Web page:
As the CEO, you’re going to face uncomfortable situations. You can avoid those conversations or you can be evasive in addressing the difficult issues, but both approaches will make the situation more difficult to deal with later.
Let’s look at an unhappy conversation that could have been avoided. It took place late in the year — too late to fix things:
“Natalie, we were aiming at six major account conversions from your group this year. I know it takes time to make the conversions, but we’ve been talking about the same candidates for the past six months. It’s October, and we just closed the first one.”
“I know there’s no way to get close to our goal for the year. How did this happen?”
Why hadn’t the CEO faced the difficulty in March or April, when all the early signs were pointing to a shortfall? He had probably excused the situation because Natalie had always produced results, and there was plenty of time to catch up. Why put added pressure on her?
But a frank discussion could have been precisely what Natalie needed. It might have uncovered roadblocks early enough to clear them out of the way before the year was almost over.
Natalie was such a solid performer that he owed her the chance to take a fresh look at the situation — and maybe offer some of his help, before it was too late.
An April conversation could have been helpful and reassuring. The October conversation was anything but reassuring.
Who gained from the CEO’s evasion? Certainly not Natalie. And not the company.
Why do so many CEOs have trouble being frank with their senior staff? Maybe they’re self-conscious because they don’t know how to fix things.
Most often they’re just uncomfortable at having an unpleasant conversation. Yet that’s exactly where being direct is the kindest thing of all.
It’s your job to create a clear understanding of the results you expect and ensure that your managers have the resources necessary to achieve those results — helping to remove any obstacles that may stand in their way.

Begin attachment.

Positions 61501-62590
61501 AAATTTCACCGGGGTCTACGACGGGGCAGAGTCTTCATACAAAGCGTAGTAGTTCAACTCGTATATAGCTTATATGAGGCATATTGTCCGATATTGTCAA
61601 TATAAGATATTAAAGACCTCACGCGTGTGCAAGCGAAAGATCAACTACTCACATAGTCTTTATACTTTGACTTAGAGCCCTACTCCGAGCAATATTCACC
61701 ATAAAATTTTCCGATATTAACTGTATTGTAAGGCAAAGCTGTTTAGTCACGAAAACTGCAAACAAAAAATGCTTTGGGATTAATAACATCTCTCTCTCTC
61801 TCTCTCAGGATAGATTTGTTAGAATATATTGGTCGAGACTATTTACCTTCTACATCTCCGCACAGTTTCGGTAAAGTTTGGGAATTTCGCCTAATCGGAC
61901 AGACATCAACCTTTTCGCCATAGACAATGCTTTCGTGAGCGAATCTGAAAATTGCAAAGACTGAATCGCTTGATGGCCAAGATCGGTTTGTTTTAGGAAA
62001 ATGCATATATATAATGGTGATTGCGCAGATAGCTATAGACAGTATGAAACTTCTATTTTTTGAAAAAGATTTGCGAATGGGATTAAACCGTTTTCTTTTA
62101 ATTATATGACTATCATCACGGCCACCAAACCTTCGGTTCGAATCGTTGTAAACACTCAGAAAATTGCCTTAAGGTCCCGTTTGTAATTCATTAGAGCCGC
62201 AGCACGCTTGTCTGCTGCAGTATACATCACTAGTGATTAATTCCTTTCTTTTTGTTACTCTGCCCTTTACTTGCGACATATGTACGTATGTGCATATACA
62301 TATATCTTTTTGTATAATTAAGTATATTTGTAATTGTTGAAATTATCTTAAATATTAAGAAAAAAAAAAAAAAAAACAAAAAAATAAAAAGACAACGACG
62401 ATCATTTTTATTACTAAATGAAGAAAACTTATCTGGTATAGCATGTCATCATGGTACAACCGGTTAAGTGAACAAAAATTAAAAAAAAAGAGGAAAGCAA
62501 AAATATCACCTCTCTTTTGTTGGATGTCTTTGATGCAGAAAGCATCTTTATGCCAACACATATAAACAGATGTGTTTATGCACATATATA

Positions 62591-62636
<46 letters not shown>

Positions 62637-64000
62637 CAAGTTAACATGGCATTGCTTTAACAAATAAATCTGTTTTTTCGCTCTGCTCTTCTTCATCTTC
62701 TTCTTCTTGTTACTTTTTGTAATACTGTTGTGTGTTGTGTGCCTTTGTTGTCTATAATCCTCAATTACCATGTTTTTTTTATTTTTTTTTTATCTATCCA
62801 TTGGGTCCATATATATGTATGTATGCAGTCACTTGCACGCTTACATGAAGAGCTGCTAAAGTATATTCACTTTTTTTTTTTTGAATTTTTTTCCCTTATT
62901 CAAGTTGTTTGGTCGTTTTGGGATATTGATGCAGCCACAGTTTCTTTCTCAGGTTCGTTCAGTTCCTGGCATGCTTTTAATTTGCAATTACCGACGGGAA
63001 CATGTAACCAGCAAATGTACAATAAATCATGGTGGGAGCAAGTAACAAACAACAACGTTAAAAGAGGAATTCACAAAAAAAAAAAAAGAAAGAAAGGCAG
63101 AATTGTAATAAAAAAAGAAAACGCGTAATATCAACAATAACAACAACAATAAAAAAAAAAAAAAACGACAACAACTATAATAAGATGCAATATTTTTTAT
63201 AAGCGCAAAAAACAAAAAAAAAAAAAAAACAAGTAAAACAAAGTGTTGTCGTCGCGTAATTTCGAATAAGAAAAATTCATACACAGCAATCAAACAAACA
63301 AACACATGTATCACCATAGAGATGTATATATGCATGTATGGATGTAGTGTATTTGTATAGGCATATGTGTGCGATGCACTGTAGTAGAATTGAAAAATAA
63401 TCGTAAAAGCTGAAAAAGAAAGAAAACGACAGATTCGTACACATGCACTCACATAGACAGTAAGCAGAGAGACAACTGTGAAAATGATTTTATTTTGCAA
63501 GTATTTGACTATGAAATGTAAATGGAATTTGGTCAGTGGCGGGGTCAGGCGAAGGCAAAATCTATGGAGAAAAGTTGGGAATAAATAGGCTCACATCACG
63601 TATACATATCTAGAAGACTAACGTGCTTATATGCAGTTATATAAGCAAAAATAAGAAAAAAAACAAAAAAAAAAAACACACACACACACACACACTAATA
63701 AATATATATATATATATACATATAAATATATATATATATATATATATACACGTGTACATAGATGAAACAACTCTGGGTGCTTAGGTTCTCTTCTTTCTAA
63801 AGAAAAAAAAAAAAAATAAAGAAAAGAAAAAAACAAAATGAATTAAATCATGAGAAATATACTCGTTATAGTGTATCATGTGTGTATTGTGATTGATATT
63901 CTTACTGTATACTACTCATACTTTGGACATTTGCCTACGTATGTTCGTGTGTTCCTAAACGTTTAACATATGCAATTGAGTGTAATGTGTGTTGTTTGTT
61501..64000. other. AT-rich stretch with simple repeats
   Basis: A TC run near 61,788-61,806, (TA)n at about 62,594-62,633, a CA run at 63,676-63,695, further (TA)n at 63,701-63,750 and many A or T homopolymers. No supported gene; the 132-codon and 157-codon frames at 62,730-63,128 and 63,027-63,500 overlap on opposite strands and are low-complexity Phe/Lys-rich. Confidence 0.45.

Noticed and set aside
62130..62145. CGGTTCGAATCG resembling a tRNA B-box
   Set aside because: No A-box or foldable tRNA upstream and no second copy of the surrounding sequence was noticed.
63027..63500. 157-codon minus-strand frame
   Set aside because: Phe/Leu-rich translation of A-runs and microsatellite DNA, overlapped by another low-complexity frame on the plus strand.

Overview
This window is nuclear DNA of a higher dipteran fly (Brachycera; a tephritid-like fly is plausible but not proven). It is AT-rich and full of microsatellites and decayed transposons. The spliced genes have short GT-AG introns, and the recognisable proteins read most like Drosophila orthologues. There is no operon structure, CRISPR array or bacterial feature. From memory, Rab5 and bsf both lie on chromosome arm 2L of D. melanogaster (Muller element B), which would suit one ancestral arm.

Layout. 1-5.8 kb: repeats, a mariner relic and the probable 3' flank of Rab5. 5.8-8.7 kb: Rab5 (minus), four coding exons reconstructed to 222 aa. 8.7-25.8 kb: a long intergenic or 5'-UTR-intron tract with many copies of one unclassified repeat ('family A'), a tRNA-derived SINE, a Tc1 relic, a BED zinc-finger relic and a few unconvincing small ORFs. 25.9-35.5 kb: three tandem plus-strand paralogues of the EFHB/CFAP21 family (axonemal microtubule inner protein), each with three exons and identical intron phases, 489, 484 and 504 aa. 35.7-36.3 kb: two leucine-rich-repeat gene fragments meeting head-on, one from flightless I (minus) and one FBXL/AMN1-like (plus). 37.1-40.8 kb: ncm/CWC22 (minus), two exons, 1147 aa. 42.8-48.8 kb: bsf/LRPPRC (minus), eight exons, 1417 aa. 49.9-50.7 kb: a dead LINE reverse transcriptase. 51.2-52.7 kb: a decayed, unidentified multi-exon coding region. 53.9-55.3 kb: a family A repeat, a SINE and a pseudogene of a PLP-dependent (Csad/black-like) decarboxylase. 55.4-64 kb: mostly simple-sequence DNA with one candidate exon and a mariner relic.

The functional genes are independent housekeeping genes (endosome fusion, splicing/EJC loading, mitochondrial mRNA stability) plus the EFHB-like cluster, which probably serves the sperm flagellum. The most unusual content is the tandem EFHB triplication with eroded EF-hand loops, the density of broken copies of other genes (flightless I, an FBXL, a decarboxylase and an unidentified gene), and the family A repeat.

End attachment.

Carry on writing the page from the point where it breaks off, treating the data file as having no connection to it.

To succeed, your people need to know how they’re doing.
Being frank is the fastest (and fairest) way to get the results you need.
It’s not your job to fix people, or how they do their jobs. It’s your job to manage their results and judge them by those results. There are no conflicting interests in all of this. They deserve to know how they’re doing, and you deserve to get results from them.
By being nice, and avoiding difficult conversations, everyone loses. You’ll fail to get what you need, your company will fail to achieve the results it requires and your managers will fail to understand where they’re falling short. You’ll be disappointed and they’ll feel hurt — and very likely misled.
By all means, be courteous in dealing with your managers, but be direct with them. You’re not being difficult or confrontational. You’re helping them to understand your standards for performance and holding them accountable for meeting those standards.
People appreciate knowing where they stand. If you’re direct and forthright with them, your managers are likely to be even more highly committed and enthusiastic. It’s exciting to accomplish worthy goals, and you’ll quickly find that everyone likes being on a winning team.
If you want to be kind to your staff members, good for you. It’s an admirable trait. But don’t evade or overlook dealing with difficulties. It’s misleading and unfair to the person who’s struggling. And it’s unfair to you as well. So learn to be kind by being direct.